from the fuselage from entering the duct.
On the Bear, the smooth ducting continues from
the lip right up into the plenum chamber. Not only that, but
the crankshaft on the reverse side of the spinner is also
heavily faired, just as though there was a reversed spinner
backed up against the true spinner.
I have often wondered how aircraft like the
Bearcat, FW190, Thunderbolt, La-7, Lagg-3 etc, with radial
engines, were able to compete so effectively against aircraft
with liquid cooled engines, such as the Mustang, Me-109, and
Spitfire. These latter slender aircraft had in appearance
much lower frontal area. But appearances can be deceiving!
The aircraft that brought understanding to me
was the Fw190-D9. In appearance, this is a radial-engined
fighter. At least, it has a radial cowl, hardly what you would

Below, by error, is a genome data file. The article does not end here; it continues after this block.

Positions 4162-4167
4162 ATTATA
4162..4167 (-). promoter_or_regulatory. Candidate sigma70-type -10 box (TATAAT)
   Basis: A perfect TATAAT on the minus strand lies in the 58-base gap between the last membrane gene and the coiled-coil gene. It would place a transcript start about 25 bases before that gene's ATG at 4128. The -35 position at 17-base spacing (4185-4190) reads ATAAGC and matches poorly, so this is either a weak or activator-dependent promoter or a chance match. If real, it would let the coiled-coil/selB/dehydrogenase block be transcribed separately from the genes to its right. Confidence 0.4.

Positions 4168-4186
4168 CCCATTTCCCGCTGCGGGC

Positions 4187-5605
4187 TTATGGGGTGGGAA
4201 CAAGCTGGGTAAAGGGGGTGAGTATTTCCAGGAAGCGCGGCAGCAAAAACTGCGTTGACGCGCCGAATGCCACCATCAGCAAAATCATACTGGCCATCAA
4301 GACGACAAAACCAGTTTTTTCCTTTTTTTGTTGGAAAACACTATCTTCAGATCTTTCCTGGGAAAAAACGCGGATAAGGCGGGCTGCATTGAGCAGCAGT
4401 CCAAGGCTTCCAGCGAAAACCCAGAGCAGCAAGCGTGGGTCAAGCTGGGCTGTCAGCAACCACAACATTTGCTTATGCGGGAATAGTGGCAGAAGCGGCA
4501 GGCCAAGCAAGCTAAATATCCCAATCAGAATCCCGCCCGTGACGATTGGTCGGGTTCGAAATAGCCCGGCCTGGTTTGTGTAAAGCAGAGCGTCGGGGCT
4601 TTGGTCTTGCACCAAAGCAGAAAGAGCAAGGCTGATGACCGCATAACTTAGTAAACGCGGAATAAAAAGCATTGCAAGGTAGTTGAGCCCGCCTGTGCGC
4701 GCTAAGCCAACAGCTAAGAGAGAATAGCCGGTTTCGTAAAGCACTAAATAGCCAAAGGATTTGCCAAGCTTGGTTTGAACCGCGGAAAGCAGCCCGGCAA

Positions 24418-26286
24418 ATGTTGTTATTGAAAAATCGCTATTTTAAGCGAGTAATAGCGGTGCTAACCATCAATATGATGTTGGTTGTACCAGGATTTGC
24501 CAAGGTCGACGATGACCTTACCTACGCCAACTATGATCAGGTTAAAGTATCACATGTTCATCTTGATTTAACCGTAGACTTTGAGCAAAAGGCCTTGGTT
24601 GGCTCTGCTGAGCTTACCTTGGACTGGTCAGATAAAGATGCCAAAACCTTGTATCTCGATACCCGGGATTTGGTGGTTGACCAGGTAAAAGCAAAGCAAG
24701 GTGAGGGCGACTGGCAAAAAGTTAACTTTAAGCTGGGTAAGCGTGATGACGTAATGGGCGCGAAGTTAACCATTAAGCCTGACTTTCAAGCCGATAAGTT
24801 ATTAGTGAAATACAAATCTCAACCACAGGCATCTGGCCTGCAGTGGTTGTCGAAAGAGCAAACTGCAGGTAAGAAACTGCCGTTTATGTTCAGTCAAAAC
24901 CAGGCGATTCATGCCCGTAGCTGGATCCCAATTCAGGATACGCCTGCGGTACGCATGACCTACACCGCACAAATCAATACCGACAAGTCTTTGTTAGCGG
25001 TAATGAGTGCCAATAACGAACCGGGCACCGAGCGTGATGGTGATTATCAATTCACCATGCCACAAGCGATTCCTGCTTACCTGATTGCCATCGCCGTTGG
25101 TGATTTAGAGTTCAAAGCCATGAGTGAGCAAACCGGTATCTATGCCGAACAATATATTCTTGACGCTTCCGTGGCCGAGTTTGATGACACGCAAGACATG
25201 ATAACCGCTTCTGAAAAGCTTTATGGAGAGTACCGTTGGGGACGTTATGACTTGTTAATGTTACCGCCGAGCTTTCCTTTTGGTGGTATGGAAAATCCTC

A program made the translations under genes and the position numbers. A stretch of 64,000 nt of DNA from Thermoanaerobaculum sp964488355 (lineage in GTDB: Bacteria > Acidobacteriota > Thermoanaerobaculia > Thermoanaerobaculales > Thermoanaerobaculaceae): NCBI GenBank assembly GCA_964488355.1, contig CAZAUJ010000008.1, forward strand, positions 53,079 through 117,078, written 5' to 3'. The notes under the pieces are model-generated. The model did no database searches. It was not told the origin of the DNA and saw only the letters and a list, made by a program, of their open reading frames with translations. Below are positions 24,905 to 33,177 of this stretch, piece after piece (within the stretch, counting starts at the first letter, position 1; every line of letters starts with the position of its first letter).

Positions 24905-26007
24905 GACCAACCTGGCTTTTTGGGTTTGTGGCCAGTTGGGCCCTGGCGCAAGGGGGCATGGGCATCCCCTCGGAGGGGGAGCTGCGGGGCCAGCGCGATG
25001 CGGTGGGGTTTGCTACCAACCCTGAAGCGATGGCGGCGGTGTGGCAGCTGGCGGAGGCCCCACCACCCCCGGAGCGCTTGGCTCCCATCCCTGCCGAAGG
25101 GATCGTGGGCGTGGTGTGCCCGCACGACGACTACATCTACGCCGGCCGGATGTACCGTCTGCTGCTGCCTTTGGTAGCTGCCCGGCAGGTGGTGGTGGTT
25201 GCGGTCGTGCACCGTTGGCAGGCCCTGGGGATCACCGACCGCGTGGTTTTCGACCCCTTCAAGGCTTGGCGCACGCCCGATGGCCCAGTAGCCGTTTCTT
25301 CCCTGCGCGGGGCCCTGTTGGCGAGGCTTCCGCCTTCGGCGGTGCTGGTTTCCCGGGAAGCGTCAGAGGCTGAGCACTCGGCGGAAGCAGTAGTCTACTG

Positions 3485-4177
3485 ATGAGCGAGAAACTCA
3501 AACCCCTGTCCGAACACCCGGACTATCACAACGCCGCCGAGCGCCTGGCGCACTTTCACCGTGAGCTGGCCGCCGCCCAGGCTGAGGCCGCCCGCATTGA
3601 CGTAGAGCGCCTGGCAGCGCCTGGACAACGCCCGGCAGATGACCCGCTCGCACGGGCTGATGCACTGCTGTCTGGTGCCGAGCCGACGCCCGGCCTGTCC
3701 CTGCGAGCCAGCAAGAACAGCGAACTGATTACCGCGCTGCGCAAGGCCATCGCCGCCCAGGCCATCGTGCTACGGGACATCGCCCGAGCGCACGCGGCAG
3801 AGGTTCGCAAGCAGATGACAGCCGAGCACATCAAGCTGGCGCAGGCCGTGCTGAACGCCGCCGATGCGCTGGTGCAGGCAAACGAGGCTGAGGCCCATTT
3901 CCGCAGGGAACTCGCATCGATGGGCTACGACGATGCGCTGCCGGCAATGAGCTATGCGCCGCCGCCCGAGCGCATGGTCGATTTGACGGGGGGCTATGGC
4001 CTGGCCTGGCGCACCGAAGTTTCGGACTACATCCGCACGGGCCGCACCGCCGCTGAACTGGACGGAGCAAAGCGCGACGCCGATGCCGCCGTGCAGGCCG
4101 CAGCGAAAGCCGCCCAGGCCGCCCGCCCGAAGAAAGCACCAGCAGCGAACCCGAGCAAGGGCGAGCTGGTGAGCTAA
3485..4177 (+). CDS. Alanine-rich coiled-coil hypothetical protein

expect to see on a liquid-cooled in-line engined fighter.
But the D-9 is exactly that! The engine is a Junkers Jumo
213A, a 12-cylinder in-line liquid cooled unit.
The radiators are mounted in the radial duct
in front of the engine, with the cowling gills immediately
behind the radiator duct. This is an even better set-up than
in Rare Bear. All the elements are there for a Meredith effect,
or at the very least for efficient low drag cooling─..low-speed,
high pressure air.
So if you have read those accounts of Kurt Tank,
the Fw designer, being bounced by Mustangs and simply flying
away from them, then perhaps the story is not so apocryphal
as it sounds. Which brings us back to the conundrum. How can